The RNL clustering technique was developed specifically for the QCPA workflow, parts of which require a colour image be segmented into different pattern elements or ‘clusters’. Unlike previous approaches this technique uses log receptor noise limited (RNL) modelling of Delta-S distances and perceptual thresholds (which can be behaviourally validated), for chromatic (colour) and achromatic (luminance) clustering.
- The algorithm uses animal vision modelling when deciding whether any two colour patches will be combined.
- The algorithm only needs to be told what perceptual thresholds are required for the given visual system, you do not need to know how many different pattern elements or clusters there are in the image (unlike naive Bayes or k-mean clustering, for example).
- The algorithm supports di- tri- and tetrachormatic visual systems.
- The influence of colour and luminance can be combined or separated in clustering.
- There is no random element to the clustering – the same input will always create the same output with constant settings – and the method is robust against image rotation.
- Increasing the size of the receptive field, while simultaneously decreasing the number of discrete clusters is computationally efficient, and matches plausible colour processing steps in the brain.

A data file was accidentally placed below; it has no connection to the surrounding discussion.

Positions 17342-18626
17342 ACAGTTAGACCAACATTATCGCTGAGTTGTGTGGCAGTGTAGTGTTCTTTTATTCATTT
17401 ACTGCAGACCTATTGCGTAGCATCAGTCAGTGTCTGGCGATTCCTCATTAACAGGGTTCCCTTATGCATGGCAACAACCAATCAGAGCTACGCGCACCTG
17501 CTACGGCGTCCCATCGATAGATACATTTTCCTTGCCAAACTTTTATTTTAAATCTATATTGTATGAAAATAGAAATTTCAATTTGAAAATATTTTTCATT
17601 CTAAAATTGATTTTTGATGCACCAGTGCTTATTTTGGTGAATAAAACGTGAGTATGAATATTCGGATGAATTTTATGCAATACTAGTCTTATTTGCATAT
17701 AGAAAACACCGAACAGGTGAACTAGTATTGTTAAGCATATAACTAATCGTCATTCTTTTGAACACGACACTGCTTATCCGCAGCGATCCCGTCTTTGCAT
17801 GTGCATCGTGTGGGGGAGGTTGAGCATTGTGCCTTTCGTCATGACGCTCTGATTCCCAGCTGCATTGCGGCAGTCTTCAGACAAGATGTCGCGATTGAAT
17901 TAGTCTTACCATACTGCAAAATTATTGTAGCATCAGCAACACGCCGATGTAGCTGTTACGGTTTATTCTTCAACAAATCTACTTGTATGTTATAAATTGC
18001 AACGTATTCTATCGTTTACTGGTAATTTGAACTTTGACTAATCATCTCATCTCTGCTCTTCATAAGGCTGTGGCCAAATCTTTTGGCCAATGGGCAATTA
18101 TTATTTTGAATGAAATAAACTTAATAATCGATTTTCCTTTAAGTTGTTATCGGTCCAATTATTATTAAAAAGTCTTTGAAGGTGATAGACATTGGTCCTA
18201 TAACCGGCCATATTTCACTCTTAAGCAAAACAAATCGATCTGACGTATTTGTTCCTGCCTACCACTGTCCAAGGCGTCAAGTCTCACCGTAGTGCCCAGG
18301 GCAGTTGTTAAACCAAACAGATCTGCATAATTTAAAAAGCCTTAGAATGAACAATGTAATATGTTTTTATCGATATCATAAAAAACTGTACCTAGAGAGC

- Clustering can be performed on a sub-section of any image (with ROIs of any shape).
We recommend this method should be used following acuity control (FFT-based AcuityView or Gaussian acuity control) and RNL ranked filtering. RNL clustering requires a cone-catch image stack. To create a cone-catch image you must generate or load a calibrated mspec image and convert to cone catch using a model. The first slices in the stack must be the chromatic channels, with a final luminance slice in the stack. Here are examples of input image stacks for tetra-, tri- and di-chromatic modelling:
If the cone-catch model doesn’t create a final luminance channel automatically (e.g. the “double” cones in birds), you will need to add your own. This will vary between visual system. There is a tool provided for adding a luminance channel.
plugins > micaToolbox > Image Transform > Create Luminance Channel
This tool adds a final luminance channel at the end of the cone-catch image stack, based on an equal average of all the selected channels.
Any pixel with zero values or negative values in any channel is ignored in clustering (the RNL model can’t deal with them, but this is also a method for screening out sections of the image which you do not want to include in clustering).
Running RNL Clustering
With the appropriate image open in ImageJ, we recommend running the QCPA framework and selecting “RNL Clustering” in the relevant drop-down menu, together with the relevant visual system. We recommend this method because it also allows integration of spatial acuity controls, noise reduction and sharp-edge recovery through the RNL Ranked Filter, and saves the settings previously used: